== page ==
Leo's vegan stance is a outgrowth (dare I say cancer???) of his minimalist views. However, paleo (and not as much primal) living is really the simplest and most ecological of all, if it is really based on grass-fed/wild meats. Eating all plants is efficient only where there is fabulous soil, weather and rainfall. Any place where you have a deficit in any of these means you are relying on plenty of outside inputs and complications in order to do intensive agriculture, and a pastoral or wild animal way is more efficient. Dry-land farming is efficient, too, but we don't rely on many food crops within such a system, just grass for the animals and maybe things like cotton.
    Last edited by Paleobirdy; 11-11-2011 at 05:38 PM. Reason: added an H

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    2. The evidence isn't conclusive yet, but the best analysis of what we have so far indicates that replacing saturated fats with unsaturated fats reduces the risk of heart disease.

    3. Replacing saturated fats with carbohydrates (low-fat diets) is inconclusive so far.

    4. There is no good evidence to indicate that eating lots of saturated fats is healthy for your heart, regardless of the source of those saturated fats.



    From the research I have done these appear to be true, but it seems like replacing saturated fats with carbs has shown bad results while replacing saturated fats with pufas (vegetable oils and the like) has shown good results.

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    From a post a little bit down by leo:

    The definitive statement is: based on the evidence we have so far, it's best to reduce saturated fat intake and replace it with unsaturated fats (not carbs).

    From the research I have done this seems to be true.

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    Throw medium-chain triglycerides into this. All I eat for breakfast every day is a can of coconut milk. 765 calories, most of it saturated medium-chain triglyceride fat. I then go about four hours before digging into my sweet potatoes and apple, avocado and mackerel. Seems like that's long enough to prevent the storage, right?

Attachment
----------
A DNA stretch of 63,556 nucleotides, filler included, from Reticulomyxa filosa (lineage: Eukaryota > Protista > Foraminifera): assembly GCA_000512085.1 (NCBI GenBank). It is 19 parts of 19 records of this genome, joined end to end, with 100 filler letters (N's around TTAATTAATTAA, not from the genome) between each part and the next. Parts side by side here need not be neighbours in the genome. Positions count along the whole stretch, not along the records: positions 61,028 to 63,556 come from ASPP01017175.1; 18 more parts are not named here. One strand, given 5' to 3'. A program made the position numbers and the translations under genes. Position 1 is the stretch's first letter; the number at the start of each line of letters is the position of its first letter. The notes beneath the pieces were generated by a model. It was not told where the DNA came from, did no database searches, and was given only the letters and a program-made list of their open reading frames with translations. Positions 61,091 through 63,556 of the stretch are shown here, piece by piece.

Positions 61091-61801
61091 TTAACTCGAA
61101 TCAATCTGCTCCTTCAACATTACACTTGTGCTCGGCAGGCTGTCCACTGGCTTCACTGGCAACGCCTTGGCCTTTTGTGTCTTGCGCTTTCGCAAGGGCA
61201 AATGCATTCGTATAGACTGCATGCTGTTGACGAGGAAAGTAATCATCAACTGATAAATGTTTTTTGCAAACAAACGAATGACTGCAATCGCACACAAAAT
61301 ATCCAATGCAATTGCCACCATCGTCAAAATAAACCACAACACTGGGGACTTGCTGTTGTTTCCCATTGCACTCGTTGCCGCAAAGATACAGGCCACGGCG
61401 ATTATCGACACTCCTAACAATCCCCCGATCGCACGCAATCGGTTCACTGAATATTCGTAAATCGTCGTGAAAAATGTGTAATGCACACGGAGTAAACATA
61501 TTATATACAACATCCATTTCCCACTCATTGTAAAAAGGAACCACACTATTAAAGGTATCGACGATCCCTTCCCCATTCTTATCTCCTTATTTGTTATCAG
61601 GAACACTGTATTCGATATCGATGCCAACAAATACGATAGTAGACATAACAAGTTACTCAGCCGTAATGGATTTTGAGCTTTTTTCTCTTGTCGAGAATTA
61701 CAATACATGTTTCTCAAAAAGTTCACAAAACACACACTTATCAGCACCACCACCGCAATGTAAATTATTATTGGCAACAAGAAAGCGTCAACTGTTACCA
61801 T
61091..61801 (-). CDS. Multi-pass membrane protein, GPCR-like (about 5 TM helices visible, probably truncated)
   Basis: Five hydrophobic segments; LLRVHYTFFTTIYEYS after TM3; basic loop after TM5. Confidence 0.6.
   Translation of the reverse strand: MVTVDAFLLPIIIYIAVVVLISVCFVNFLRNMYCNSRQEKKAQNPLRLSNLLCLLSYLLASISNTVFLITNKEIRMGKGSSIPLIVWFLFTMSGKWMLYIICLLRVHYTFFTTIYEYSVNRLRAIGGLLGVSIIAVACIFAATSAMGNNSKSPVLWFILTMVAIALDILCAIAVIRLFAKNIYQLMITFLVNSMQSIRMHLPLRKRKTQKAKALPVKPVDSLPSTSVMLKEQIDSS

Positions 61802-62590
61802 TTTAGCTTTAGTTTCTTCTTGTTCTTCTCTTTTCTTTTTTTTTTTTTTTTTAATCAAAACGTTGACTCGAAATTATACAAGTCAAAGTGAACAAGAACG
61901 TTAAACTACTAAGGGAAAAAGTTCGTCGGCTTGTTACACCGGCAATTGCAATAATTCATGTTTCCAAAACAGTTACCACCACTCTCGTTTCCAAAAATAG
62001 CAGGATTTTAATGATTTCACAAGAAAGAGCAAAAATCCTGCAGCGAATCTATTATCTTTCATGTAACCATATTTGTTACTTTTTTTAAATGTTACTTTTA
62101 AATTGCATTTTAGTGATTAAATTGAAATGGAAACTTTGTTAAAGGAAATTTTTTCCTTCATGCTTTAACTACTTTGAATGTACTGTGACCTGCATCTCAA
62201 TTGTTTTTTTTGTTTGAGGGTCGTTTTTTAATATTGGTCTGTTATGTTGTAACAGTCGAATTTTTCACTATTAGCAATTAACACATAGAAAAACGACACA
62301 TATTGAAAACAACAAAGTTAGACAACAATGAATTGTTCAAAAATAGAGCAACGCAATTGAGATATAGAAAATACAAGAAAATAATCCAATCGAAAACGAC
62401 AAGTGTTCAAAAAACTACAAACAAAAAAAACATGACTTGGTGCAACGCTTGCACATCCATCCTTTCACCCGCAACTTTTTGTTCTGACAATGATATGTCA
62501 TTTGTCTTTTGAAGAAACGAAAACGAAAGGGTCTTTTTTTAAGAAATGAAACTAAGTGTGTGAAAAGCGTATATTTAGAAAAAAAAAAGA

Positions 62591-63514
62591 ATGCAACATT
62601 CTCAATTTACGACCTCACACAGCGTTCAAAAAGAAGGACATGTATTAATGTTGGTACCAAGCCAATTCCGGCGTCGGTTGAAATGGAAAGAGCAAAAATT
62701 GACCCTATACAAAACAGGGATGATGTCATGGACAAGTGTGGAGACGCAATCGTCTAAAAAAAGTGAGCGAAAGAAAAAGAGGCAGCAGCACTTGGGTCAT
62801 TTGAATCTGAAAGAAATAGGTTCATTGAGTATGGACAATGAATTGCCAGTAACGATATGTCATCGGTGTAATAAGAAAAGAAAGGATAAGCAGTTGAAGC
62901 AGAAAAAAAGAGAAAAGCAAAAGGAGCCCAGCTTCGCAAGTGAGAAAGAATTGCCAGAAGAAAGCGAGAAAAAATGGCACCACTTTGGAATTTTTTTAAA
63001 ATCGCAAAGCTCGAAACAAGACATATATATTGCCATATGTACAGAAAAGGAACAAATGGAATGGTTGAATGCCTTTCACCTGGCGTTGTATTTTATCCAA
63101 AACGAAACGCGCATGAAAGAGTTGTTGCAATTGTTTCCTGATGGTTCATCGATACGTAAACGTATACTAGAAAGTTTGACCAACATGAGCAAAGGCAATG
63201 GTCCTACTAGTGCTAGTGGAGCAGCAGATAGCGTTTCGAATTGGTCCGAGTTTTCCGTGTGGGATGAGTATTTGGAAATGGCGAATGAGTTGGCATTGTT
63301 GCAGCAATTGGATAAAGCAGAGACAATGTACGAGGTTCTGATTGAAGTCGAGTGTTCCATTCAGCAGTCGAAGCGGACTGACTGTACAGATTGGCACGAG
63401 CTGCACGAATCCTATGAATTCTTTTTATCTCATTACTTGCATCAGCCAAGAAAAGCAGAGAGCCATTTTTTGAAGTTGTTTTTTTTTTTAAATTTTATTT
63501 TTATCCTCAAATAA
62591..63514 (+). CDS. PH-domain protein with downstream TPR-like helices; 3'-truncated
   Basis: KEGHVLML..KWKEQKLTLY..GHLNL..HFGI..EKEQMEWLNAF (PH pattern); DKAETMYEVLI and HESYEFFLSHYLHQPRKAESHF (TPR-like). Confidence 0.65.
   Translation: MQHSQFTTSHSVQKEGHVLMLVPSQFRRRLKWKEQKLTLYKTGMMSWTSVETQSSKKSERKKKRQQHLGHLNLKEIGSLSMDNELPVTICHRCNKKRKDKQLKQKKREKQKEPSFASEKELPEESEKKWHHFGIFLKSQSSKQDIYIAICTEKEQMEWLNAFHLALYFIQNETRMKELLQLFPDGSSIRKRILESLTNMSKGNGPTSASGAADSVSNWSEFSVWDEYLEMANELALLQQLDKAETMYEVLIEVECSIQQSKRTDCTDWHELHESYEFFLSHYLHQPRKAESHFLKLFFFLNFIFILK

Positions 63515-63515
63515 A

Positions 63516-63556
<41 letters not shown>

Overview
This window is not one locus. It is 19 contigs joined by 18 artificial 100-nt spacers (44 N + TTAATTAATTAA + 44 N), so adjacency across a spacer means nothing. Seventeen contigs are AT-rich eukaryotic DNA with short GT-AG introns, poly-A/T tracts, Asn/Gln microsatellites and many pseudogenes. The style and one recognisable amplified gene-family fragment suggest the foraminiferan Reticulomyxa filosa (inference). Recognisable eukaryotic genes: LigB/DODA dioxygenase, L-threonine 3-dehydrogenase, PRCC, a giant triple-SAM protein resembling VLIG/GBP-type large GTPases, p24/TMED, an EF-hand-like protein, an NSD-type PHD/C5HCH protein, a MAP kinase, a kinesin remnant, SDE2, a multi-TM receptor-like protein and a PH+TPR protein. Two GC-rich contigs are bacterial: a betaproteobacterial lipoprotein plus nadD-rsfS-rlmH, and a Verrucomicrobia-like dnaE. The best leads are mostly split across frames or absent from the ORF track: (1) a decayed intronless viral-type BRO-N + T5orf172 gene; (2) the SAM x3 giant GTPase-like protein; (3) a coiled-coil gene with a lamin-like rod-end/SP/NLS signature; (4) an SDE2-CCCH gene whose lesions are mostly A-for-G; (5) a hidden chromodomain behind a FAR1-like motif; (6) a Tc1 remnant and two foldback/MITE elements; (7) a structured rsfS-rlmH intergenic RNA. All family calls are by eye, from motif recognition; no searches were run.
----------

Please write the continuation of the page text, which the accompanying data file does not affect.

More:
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    Quote Originally Posted by Knifegill View Post
    Throw medium-chain triglycerides into this. All I eat for breakfast every day is a can of coconut milk. 765 calories, most of it saturated medium-chain triglyceride fat. I then go about four hours before digging into my sweet potatoes and apple, avocado and mackerel. Seems like that's long enough to prevent the storage, right?
    MCT's and other classifications of saturated fats is another interesting topic that almost never gets discussed. We draw distinctions between monounsaturated fats, and n-3 and n-6 polyunsaturated fats, but what about the different types of saturated fats? It's entirely possible that some of them are harmless or healthy, while others are quite bad. I've never seen any real research targeted at drawing any distinctions in this respect.

  10. #10
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    Quote Originally Posted by jimhensen View Post
    2. The evidence isn't conclusive yet, but the best analysis of what we have so far indicates that replacing saturated fats with unsaturated fats reduces the risk of heart disease.

    3. Replacing saturated fats with carbohydrates (low-fat diets) is inconclusive so far.

    4. There is no good evidence to indicate that eating lots of saturated fats is healthy for your heart, regardless of the source of those saturated fats.



    From the research I have done these appear to be true, but it seems like replacing saturated fats with carbs has shown bad results while replacing saturated fats with pufas (vegetable oils and the like) has shown good results.
    What research are you referring to? I thought there was a new study showing that adding in the carbs wasn't good, but don't remember the satfat-with-pufa part.